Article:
This week has seen the UAE hosting only the second ever day-night Test match, as Pakistan took on the West Indies in Dubai, but next summer will see Edgbaston hosting the first such game in England.
West Indies will also be playing in that game, with the Test taking place from August 17th-21st 2017.
It means fans booking corporate hospitality packages will be able to watch a game that begins in mid-afternoon, with two half-hour breaks instead of the traditional lunch and tea intervals, with play taking place under floodlights when night falls.
The idea of day-night Test cricket arose from the advent of day-night limited overs games, which had been pioneered in Australia with a white ball and coloured clothing. This was copied around the world and is now the norm in England.
Many matches used to be played in June, when the light evenings were not ideal for day-nighters. Now, however, one-day games tend to be played towards the end of the season in August and September, offering more chances for spectators to experience dark nights when the floodlights really kick in. The sunset in Birmingham on August 17th next year will take place at 8:28 pm, with the shortening evenings meaning the sunset on August 21st is at 8:20.
Administrators have been open to the principle of day-night Tests, but resistant to the idea of coloured clothing and white balls in such matches. This led to various other colours being tried. Eventually, a bright crimson shade of pink was settled on, with the first game in the new format attracting huge crowds at the Adelaide Oval last year as Australia took on New Zealand in a thrilling match that the home side won by three wickets. With the scores all around the 200-220 mark, it was a low-scoring affair, particularly by Adelaide standards, but it was a match that captured the imagination and one of the Ashes Tests on England's visit a year from now will also be a day-nighter, as will next month's Adelaide Test when South Africa visit.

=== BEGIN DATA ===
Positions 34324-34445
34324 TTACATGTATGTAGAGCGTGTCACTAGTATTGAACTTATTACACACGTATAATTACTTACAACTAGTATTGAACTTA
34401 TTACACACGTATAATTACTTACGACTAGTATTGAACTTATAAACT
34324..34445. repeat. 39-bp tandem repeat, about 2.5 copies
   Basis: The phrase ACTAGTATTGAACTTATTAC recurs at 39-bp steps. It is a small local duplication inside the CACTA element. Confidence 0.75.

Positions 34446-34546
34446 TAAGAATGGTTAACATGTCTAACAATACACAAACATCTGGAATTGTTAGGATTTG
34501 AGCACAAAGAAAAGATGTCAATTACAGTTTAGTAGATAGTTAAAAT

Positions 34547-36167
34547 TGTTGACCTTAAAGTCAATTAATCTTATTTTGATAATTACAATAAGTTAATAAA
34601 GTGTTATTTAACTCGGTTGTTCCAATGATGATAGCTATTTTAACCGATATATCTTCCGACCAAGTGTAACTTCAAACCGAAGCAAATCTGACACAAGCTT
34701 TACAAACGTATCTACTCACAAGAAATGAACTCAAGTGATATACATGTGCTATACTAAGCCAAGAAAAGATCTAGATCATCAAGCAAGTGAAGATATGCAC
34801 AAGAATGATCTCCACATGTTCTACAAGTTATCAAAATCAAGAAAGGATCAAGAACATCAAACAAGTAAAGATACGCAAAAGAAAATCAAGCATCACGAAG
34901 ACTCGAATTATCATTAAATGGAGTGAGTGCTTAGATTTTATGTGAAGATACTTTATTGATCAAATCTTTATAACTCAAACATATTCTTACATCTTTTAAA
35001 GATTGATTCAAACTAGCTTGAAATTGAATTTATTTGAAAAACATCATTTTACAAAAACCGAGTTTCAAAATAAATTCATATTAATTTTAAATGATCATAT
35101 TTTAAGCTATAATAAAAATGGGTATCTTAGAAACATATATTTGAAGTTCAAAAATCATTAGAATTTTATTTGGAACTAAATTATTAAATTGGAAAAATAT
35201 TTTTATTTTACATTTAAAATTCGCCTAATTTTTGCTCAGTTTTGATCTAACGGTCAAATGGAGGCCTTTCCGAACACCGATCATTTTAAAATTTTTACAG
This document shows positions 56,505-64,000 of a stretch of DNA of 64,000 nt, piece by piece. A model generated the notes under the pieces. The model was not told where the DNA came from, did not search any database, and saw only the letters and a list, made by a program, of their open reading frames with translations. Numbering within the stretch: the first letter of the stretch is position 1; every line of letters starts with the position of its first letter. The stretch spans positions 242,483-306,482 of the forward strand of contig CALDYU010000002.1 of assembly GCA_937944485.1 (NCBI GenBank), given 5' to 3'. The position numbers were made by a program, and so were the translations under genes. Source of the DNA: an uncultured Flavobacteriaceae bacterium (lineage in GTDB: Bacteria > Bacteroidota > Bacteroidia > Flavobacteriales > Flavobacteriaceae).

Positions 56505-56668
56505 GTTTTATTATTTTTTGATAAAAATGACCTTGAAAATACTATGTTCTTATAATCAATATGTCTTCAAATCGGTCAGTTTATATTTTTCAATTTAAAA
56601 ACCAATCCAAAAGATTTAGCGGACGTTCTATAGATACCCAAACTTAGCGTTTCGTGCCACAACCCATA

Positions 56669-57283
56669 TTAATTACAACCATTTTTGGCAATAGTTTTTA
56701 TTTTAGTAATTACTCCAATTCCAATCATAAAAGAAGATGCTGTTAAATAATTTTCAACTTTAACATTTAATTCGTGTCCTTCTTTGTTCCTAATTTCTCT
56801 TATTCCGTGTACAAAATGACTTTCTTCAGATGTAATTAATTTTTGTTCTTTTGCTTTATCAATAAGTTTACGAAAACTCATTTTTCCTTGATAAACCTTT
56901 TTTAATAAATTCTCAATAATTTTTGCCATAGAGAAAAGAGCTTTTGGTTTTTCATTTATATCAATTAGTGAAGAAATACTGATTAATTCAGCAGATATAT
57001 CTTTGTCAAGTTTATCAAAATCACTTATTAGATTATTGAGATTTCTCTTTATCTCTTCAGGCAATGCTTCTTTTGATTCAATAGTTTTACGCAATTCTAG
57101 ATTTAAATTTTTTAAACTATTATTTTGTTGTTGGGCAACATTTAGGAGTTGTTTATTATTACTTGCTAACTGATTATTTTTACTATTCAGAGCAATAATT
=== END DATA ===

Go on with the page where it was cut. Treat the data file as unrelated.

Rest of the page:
The match in Dubai was also an epic, although it seemed Pakistan were completely invulnerable as they racked up 579-3 in their first innings. However, they declared on that score, with Azhar Ali having reached 302 not out. On a flat pitch, West Indies battled to 357. Pakistan decided not to enforce the follow-on but crumbled to 123 not out as legspinner Devendra Bishoo took 8-49, his best Test figures. Set 346 to win, which would have been their third-highest successful chase in a Test, the visitors ultimately fell 56 runs short, despite a century from Dwayne Bravo.
Crowds in Dubai were disappointing, in contrast with the bumper Adelaide attendance. But with Edgbaston Tests always drawing large and lively support, next year's big event will be one for which tickets will sell like hot cakes.
Edgbaston has already had a lot of history when it comes to England v West Indies Tests, from Peter May and Colin Cowdrey's stand of 411 in 1957 to the first Test of the 1984 whitewash by Clive Lloyd's all-conquering team and Freddie Flintoff's Test-best 167 in 2004. Now Edgbaston is set to make history yet again.
By Sam Coates